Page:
Bret Schnitker 04:39 

Sure. I mean, that conversation is pretty public where we're the product. Yeah, exactly. Yeah. 

Frank Faricy 04:45 

So you know, I think the industry is changing rapidly here. We all we all know that and my overall thesis on the like, high level position of what's going to happen is any company or any technology that resides in the customer brand And and interjecting themselves in between that process as a source of free data, a gold rush is going to die out in the future. That's my overall concept. 

Bret Schnitker 05:09 

Yeah. And it's just, you know, when you look at ecommerce, so many people have built their businesses on E commerce platforms solely and using these tools to gain customer traction, you know, and, and I think it's this mixed kind of emotion you have as a consumer, you know, I'm both happy, and a little freaked, that if I mentioned something, and as I'm sitting around, and the product shows up, I'm like, well, that's convenient. I'm ready to buy it. But hey, yeah, yeah, it's like they know. But, you know, we, as consumers, like the convenience of being able to have decision making, in some ways, aided by AI and technology. But then all of a sudden, we've got this situation where you know, and I'm a complete layman about this. But today, everything I look at is accept cookies, reject cookies, when you're, when you're selectively accepting things, the list is forever. It makes it very difficult. You don't know what to do. You're like, yeah, if I'm rejecting something, am I going to lose my user experience? Is there, is the intuition that I've come to expect, in my consuming experience online, going to change? And so you know, when you look at that, what do you think today, like the biggest conversations or challenges that ecommerce companies like this are having?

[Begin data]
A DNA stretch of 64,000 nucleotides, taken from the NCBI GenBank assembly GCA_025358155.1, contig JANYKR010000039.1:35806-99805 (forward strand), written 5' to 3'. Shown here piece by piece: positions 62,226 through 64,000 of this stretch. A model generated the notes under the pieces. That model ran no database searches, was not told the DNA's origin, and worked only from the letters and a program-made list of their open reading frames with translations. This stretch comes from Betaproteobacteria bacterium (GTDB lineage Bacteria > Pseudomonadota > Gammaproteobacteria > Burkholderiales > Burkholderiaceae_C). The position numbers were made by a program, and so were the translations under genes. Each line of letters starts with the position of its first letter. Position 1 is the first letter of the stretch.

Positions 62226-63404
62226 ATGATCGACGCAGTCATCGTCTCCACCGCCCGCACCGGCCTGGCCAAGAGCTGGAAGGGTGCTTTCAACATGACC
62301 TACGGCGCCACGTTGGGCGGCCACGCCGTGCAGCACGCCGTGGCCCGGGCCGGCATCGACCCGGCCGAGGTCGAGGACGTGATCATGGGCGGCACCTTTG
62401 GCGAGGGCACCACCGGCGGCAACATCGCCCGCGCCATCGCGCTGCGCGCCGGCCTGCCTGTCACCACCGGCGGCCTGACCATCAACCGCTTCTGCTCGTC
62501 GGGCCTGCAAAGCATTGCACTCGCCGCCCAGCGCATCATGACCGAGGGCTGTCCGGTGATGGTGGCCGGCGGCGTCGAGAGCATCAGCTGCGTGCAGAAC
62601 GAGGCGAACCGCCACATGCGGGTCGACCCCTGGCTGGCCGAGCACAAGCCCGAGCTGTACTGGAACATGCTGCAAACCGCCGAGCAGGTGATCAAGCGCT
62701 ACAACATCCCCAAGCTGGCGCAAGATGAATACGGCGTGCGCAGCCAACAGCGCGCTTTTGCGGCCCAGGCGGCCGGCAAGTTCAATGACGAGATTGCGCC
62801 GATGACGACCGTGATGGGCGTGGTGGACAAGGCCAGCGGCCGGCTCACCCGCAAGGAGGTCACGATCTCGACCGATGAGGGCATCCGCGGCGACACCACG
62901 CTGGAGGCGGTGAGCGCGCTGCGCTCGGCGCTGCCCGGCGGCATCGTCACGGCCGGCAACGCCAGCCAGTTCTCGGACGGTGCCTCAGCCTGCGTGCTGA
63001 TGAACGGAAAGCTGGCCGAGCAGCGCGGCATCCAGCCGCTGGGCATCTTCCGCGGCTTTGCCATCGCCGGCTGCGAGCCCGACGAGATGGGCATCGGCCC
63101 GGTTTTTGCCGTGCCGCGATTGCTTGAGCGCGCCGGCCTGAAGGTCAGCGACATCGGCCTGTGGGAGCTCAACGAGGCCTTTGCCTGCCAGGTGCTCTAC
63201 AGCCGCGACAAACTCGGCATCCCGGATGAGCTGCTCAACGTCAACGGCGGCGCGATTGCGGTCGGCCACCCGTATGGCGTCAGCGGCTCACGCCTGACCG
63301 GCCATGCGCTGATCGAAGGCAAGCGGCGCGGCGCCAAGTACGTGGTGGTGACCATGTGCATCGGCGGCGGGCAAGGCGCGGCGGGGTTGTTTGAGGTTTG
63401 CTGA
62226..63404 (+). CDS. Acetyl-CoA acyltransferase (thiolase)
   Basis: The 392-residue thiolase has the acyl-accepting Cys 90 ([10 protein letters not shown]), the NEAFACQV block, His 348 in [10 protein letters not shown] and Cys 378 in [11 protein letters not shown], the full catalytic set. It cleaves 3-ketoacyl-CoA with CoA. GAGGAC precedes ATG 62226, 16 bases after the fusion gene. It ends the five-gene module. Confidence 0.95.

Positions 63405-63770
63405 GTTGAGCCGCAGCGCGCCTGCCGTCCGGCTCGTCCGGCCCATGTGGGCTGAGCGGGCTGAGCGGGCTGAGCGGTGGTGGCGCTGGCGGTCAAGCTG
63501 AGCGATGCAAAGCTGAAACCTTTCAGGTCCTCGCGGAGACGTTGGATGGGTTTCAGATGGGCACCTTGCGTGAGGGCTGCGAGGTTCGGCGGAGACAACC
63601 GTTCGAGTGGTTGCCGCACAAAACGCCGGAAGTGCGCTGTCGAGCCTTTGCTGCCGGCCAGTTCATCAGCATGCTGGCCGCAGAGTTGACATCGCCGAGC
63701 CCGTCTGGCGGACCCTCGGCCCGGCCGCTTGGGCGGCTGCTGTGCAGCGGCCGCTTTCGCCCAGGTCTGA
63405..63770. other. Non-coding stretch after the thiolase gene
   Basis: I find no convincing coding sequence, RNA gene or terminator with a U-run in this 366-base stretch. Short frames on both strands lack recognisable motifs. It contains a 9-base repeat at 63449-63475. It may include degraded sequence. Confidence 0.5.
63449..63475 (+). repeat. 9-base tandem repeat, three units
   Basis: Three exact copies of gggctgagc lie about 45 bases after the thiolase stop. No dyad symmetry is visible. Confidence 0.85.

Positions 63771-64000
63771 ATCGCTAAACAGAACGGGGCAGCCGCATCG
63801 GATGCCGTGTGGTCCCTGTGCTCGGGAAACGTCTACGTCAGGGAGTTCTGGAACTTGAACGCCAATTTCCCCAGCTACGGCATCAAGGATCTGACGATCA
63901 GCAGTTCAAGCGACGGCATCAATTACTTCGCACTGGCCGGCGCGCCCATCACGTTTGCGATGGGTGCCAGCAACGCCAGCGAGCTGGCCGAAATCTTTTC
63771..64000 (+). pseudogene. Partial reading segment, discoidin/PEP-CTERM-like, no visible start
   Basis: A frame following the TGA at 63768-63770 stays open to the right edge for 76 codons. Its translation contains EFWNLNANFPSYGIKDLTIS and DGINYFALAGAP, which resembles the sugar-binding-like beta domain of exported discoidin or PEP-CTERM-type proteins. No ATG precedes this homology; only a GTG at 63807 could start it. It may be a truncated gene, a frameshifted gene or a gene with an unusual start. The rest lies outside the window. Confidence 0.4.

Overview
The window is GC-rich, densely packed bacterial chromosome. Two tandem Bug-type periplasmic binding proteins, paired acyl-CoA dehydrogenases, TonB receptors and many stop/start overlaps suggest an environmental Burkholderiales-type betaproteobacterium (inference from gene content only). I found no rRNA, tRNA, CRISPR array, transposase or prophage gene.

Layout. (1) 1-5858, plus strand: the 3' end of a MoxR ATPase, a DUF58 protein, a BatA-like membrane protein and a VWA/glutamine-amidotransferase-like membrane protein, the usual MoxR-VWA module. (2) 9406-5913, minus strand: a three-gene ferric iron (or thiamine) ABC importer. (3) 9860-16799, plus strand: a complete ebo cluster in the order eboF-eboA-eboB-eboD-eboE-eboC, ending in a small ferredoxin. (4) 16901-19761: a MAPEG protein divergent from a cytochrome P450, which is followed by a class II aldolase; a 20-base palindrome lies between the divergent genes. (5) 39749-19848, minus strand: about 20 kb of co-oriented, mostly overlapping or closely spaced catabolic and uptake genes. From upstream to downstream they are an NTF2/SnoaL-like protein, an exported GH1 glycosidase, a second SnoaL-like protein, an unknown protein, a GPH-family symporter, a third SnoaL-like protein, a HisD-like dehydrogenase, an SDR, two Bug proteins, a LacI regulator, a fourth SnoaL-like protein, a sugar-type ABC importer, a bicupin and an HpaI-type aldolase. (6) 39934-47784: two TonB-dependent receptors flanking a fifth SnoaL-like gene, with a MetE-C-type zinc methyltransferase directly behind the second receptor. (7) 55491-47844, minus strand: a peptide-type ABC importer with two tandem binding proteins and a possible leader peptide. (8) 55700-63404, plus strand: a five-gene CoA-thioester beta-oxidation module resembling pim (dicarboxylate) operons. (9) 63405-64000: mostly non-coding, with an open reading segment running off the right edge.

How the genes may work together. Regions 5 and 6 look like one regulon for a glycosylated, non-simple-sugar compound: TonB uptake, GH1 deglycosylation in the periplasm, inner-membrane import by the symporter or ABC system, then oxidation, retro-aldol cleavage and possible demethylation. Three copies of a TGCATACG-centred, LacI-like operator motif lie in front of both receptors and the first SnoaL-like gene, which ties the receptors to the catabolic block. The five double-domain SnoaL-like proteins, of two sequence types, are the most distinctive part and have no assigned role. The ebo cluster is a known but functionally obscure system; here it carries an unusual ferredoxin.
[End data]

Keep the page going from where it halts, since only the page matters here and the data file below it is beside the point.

Frank Faricy 06:32 

Yeah, I think, look from the top down, the updates to iOS, from the consumer perspective are incredible. I think this is the right direction and the way it should be going providing transparency and control to the customer. Because when you do look under the hood, technically, it is clandestine, right. It's pretty nasty what they're doing. And yes, no, a lot of these third party companies, and if people really knew the truth, they would get freaked out. Right. Yeah. So it's good. But from the brand's perspective, yes, they've been relying on third party tools for a long time. Right. And, you know, when I talked to some of the brands that we work with, they do have this conundrum that's, you know, it started off with like, hey, our Facebook targeting is gone off, right off these off these updates, our Instagram targeting is off. And they're starting to see this perpetuate through the advertising industry. And their reaction to this was something that I really thought was powerful. And that was to say, first of all, first party data, our data on our relationship with the customer is now the most valuable thing. And I'm like, Well, that makes sense, right? Yeah, that's those customers have opted to give you that data. So you can give them a better service. Right? That's an almost relationship. But, again, it's going back to like I see this existential shift towards like, it's not just about data anymore. It's more about the experience. It's like, are you trying to advertise? Or are you trying to service the customer, and it is actually two different worlds, you can either follow someone around online until they get fed up and click on it or just impressions, get them to engage. The other concept to look at is, well, maybe we should be asking these people what they want, and showing them that right, which is where I see the future going. And they're 

Bret Schnitker 08:14 

selective e readers that do that they sit down and say what are your likes, dislikes? And they bring up content to news information that appeals to you, I suppose. 

Frank Faricy 08:24